Squadron & Dennis: Community deserves its promised park: To fund it, consider borrowing a trick from de Blasio’s proposed BQX streetcar
NY Daily News Opinion
Senator Daniel Squadron & FBIP’s Ward Dennis
May 14, 2016
n 2005, the city approved a major rezoning in Greenpoint and Williamsburg, resulting in an explosion of waterfront towers and residential density. As a key part of that rezoning, the community was promised a new, nearly 30-acre Bushwick Inlet Park.
Eleven years later? Thousands of new residents are here; the park is not. The city says it’s too expensive.
In that time, the rezoning and other factors have led to residential and commercial growth throughout Greenpoint and Williamsburg that has strained the community’s transit system, as well its parks and open space. According to data compiled by Friends of Bushwick Inlet Park, the local Community District has an open space ratio of 0.58 acres per 1,000 residents — far below the 2.9-acre citywide ratio.
Commercial and residential growth in these neighborhoods, and beyond, is also a driving force behind Mayor de Blasio’s Brooklyn Queens Connector (BQX) streetcar proposal. The BQX is an interesting opportunity to expand transit. It merits more discussion about its impacts and cost. The city has proposed an innovative way to get some green for the BQX: paying the bill by utilizing increased municipal revenue generated by the project, based on the fact that property values increase in areas adjacent to transit expansion.
Could the city use a similar funding mechanism to get some green for green space too?
We know that, like transit, parkland increases property values. The Friends of Hudson River Park found residential property value increased by 35% more in areas near completed sections of Hudson River Park than in areas adjacent to parkland still under construction. Commercial property values are impacted too. When Bryant Park reopened in 1991, office space listings near the park increased by 78% more than those farther from the park.
The city already owns a good chunk of the land for Bushwick Inlet Park. But the biggest outstanding parcel — the 11-acre site that includes the former CitiStorage warehouse, part of which burned down last year — still needs to be purchased. This is the land the city says it can’t afford.
It’s true that acquisition of this land, as well as build-out, won’t come cheap. Friends of Bushwick Inlet Park estimates that the outstanding CitiStorage parcel should cost in the range of $80-$100 million. This is in part because of the 2005 rezoning itself (property values in Greenpoint and Williamsburg have increased drastically since) — ironically, the same source as the promise to build Bushwick Inlet Park in the first place.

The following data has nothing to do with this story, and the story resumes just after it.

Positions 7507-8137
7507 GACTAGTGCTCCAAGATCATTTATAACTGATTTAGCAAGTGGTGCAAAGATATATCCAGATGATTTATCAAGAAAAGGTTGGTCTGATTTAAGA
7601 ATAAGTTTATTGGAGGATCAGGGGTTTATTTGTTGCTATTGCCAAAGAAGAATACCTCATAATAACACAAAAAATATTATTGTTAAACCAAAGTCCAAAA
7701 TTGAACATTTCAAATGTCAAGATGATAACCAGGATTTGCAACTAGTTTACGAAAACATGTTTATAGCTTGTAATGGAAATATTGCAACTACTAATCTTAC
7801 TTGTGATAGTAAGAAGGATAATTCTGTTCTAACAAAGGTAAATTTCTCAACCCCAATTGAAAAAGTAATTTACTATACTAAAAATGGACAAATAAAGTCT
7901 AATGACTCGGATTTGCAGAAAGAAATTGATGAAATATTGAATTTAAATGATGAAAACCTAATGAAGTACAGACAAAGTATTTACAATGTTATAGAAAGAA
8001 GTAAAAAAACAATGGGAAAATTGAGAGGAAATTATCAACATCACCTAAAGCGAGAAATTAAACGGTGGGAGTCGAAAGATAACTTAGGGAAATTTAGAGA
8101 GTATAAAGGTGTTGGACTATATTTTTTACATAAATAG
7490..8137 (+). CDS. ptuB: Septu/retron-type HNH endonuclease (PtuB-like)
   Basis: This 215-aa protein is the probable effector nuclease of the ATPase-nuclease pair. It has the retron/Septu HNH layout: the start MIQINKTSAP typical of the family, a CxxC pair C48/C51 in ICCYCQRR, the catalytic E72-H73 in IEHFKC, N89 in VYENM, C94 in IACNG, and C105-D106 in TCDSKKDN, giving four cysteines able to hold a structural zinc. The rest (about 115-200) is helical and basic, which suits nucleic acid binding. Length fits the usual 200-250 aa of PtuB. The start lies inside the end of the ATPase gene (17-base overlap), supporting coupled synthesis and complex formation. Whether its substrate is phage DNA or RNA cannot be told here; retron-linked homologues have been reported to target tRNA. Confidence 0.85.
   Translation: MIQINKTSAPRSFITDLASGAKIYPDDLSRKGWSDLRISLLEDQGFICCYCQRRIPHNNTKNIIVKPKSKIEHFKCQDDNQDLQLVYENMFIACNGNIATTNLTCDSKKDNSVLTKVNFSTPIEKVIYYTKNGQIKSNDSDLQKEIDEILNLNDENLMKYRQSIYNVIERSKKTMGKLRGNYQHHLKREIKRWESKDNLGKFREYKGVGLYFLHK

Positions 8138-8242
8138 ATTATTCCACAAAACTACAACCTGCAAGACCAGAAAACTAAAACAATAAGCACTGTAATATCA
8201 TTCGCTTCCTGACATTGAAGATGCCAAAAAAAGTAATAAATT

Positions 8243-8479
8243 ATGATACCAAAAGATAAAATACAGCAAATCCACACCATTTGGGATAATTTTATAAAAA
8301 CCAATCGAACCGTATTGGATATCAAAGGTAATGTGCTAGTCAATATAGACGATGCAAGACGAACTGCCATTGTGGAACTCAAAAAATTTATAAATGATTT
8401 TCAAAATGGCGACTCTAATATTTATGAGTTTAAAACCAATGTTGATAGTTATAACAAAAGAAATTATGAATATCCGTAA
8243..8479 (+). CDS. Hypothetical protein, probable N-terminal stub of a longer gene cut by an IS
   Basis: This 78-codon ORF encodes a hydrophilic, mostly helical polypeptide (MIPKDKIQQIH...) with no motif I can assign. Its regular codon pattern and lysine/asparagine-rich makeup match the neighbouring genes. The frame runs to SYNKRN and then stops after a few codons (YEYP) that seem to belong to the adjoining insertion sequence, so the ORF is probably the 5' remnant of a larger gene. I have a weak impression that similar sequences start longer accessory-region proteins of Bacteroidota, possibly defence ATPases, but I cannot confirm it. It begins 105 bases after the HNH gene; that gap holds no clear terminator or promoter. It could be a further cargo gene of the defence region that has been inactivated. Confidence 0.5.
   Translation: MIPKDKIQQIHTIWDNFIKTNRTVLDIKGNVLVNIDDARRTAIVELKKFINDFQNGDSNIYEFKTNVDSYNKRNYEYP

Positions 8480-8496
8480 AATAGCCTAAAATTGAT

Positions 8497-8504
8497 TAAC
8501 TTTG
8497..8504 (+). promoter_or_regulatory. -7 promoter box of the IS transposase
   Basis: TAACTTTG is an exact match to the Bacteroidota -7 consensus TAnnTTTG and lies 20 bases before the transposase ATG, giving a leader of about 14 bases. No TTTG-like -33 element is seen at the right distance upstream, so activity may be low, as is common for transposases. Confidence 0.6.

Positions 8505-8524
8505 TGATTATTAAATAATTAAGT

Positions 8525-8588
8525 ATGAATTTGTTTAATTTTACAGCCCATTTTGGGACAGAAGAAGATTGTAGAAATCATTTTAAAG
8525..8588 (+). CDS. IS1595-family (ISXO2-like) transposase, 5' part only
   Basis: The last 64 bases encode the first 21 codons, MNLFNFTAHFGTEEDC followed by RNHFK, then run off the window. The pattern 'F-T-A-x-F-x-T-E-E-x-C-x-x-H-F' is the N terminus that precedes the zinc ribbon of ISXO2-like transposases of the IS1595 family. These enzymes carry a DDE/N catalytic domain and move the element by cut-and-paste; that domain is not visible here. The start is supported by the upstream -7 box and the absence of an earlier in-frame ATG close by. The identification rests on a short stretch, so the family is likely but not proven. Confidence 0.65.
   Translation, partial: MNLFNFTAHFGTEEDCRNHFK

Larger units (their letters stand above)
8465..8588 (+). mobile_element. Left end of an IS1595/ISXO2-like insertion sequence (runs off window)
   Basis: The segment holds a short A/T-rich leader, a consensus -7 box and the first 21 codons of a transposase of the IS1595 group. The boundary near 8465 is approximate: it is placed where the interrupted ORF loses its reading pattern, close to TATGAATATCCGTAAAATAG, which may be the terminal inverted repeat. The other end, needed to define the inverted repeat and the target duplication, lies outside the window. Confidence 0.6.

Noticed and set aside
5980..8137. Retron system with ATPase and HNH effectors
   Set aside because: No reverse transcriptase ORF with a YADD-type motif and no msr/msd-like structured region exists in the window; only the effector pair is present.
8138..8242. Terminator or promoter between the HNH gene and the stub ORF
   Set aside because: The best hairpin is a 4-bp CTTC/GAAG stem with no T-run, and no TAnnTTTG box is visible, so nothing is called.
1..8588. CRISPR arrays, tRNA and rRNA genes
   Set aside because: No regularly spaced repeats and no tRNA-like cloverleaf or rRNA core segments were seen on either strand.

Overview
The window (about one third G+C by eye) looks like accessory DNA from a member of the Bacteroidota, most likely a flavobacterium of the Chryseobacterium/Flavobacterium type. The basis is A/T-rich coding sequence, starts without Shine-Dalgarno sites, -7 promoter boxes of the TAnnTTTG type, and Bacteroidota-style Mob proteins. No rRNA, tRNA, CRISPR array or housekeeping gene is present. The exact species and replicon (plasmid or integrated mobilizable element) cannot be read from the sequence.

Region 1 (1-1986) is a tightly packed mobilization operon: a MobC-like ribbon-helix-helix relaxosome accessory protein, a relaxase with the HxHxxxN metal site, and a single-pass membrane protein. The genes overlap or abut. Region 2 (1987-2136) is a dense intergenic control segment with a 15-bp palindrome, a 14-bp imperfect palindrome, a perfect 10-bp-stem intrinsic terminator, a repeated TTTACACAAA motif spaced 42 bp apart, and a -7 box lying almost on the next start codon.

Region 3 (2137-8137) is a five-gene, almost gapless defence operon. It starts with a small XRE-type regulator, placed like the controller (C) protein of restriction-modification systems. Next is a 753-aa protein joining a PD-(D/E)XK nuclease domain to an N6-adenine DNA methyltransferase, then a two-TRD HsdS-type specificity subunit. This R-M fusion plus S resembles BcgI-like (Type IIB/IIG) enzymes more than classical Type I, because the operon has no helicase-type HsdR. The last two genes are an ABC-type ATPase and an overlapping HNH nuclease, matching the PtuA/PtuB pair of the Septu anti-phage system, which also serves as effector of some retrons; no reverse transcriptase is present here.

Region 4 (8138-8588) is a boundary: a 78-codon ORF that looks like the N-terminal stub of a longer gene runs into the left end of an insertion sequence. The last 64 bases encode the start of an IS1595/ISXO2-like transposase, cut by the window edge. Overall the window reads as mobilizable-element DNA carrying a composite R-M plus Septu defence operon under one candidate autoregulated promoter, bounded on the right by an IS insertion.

Much like the BQX, the city could pay for Bushwick Inlet Park by capturing the new revenue generated by a fully-built park. The increase in residential and commercial property values from proximity to this local waterfront greenspace would fuel increased municipal revenue to pay the bill.
Senator Squadron and Assemblymember Lentol have introduced state legislation — which passed a Senate Committee this week — to authorize the state to pursue eminent domain at the site, and encourage the city to move forward with the project. But Albany was not where the promise was made; the city should be taking action to fulfill its promise.
At its core, this isn’t just a local parks issue. It’s about being able to trust a clear commitment from city government.
Proposals like the BQX are important. But the city has an outstanding commitment to the residents of Greenpoint and Williamsburg. Running a multi-billion dollar streetcar through the neighborhood without also making progress on this commitment would not be fair.
If an increased revenue model is good enough for the streetcar, it should be good enough to fund this unfulfilled promise over a decade in the making.
Squadron is a state senator representing lower Manhattan and Brooklyn. Dennis is a member of Friends of Bushwick Inlet Park, a community organization.